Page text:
Steve's Tolman Project 43rd page...

October 10th, 2004

Past few weeks I've been working on deck nailers and webstringers as well as two additional webstringers that will go on each side of the fuel tank. The deck nailers are simply 3/4" x 1" pine or fir strips that are glued and screwed to the sides of the hull at the same level as the deck. They add support to the edges of the deck and allow you a glueing surface. I'll probably also screw the deck down in places on the nailers to help with getting the deck glued to the nailers.

The webstringers are additional stringers that run parallel and to the outside of the original stringers but aren't nearly as heavy duty. The webstringers are made of 1/2" plywood and are glassed on either side with 10oz glass. They help support the deck and add additional stiffness to the hull. Each webstringer also has a nailer to give a larger nailing/glueing/screwing surface.

The nailers are installed and webstringers are glued up but curing. Next weekend I'll start installing the webstringers. This is going to be bending over back breaking work, with long fillets to make and two layers of glass to apply. If there's one thing I like to avoid, that would be bending over, hands and knees gluing and filleting. I reckon this is because my knees ache as it is, and my poor back is all worn out.

A while back I purchased a remote or fresh air respirator system. I got it primarily so I wouldn't breath epoxy fumes, and also so I wouldn't breath a bunch of wood dust. Some woods like Plywood, Oak and Walnut seem to irritate my nose, and a lot of old wood workers end up with all sorts of lung problems and even nose and sinus cancers. Even though the System Three Epoxy I use is not supposed to contain any carcinogenic ingredients, I have my suspicions that perhaps the epoxy contributed to my Lymphoma. Just the other day I met another person with the same exact Lymphoma, in the same general area who also has boat building with epoxy history. He's about my age and also had the same round of treatments. Is this coincidence? The Jury is out on this one.

The remote/fresh air system I purchased is made by a company called Axis Products, Inc. The unit model is the HOBBYAIR 2 . This unit came with 80 feet of hose, enabling me to place the pump in the back yard or even in the front yard, where a clean supply of air is found. It also comes with a half mask and belt and a few feet of flexible hose and quick connect coupler. The pump itself has a hepa filter on the air intake. I also got an Air Supplied Painting Hood for when I will work in an enclosed space such as the cuddy cabin. I plan on having a lot of painting to do, and will wear this unit religiously to protect my nose, throat and lungs. I got a better deal on this unit by buying from an airplane supplier called Wicks Aircraft Supply. They had to special order this model, but it only took a week to get it drop shipped from the manufacturer.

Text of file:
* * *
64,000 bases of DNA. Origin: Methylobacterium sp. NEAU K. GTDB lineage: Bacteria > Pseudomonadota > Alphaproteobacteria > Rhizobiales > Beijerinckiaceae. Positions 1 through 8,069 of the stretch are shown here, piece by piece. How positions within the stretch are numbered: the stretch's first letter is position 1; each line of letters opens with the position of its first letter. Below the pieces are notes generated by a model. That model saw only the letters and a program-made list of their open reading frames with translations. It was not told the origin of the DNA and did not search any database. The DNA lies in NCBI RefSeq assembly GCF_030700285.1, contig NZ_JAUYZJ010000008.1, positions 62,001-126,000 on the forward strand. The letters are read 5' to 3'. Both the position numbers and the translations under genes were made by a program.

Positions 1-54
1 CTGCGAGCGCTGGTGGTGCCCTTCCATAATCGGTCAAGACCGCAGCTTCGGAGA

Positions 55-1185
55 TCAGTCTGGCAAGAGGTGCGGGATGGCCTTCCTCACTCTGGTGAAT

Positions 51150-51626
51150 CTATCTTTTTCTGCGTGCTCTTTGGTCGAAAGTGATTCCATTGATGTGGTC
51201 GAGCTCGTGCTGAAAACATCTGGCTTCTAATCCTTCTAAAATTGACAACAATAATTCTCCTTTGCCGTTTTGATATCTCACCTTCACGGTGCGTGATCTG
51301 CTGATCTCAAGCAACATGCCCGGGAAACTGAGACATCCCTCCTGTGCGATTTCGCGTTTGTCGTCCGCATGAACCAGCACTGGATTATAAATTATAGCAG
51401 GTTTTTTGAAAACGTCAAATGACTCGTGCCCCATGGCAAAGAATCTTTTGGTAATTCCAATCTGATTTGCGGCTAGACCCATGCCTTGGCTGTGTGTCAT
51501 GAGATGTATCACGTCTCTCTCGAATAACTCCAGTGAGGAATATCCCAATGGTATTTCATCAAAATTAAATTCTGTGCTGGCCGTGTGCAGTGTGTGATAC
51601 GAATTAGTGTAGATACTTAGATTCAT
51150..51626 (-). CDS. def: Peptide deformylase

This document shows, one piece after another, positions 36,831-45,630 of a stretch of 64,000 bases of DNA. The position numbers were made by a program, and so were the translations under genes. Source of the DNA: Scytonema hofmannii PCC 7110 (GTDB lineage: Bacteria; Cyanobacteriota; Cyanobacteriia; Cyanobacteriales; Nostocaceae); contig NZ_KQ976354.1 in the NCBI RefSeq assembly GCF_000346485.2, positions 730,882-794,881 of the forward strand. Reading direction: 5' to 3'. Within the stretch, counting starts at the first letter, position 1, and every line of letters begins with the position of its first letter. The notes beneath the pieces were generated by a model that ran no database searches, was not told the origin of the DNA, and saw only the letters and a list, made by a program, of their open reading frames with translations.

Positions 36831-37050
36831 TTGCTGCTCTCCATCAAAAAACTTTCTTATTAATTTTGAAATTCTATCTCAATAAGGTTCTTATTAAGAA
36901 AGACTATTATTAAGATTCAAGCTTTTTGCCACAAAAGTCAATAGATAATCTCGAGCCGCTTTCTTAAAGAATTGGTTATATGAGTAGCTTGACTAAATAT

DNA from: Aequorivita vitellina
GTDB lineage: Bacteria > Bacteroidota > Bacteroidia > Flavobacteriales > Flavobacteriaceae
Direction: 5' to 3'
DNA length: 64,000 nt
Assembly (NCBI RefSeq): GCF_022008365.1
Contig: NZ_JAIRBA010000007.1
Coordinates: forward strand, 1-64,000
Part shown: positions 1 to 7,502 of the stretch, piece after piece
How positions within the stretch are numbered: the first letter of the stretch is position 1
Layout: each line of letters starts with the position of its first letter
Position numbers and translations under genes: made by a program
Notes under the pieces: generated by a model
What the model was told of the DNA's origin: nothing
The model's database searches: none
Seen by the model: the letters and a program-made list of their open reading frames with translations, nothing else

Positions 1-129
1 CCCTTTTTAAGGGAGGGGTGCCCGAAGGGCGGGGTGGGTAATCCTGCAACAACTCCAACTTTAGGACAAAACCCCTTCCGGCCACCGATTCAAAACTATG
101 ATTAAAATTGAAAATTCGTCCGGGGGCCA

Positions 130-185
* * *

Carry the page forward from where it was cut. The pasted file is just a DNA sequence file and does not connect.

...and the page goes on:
The respirator does take some getting used to. You attach the belt unit, and then attach the mask, and then plug the quickrelease into the 80 feet of hose. The hose is attached to the pump, and you plug it in to a standard 110v outlet. You'll know it's on because it's at least as loud, if not more, than my Home Depot Shop Vac. It gets a little tiring listening to this thing, and then on top of it, an annoying whistling sound comes and goes in the mask itself. This just about drives me nuts. I've yet to figure out what makes the mask whistle. I reckon I'm going to have to ask the manufacturer how to stop this annoyance. Another issue is that I'm forever getting tripped up in the 80 feet of hose. It seems to have a memory of it's curled up condition when it was shipped, and this leaves little loops all over the place that grab you as you're walking back and forth doing the epoxy thing. I wonder if a garden hose roll up reel sort of device would work for keeping excess amounts of hose all rolled up and out of my way. Perhaps an over head system of hanging the hose might work even better. Will have to do some head scratching on this. One other thing I'd caution folks about is the metal case of the pump gets very hot. I have to make very sure that Eleanor, my daughter does not come out and touch this thing while it's running. I'm afraid she'd get a painful second degree burn.

Next Installment...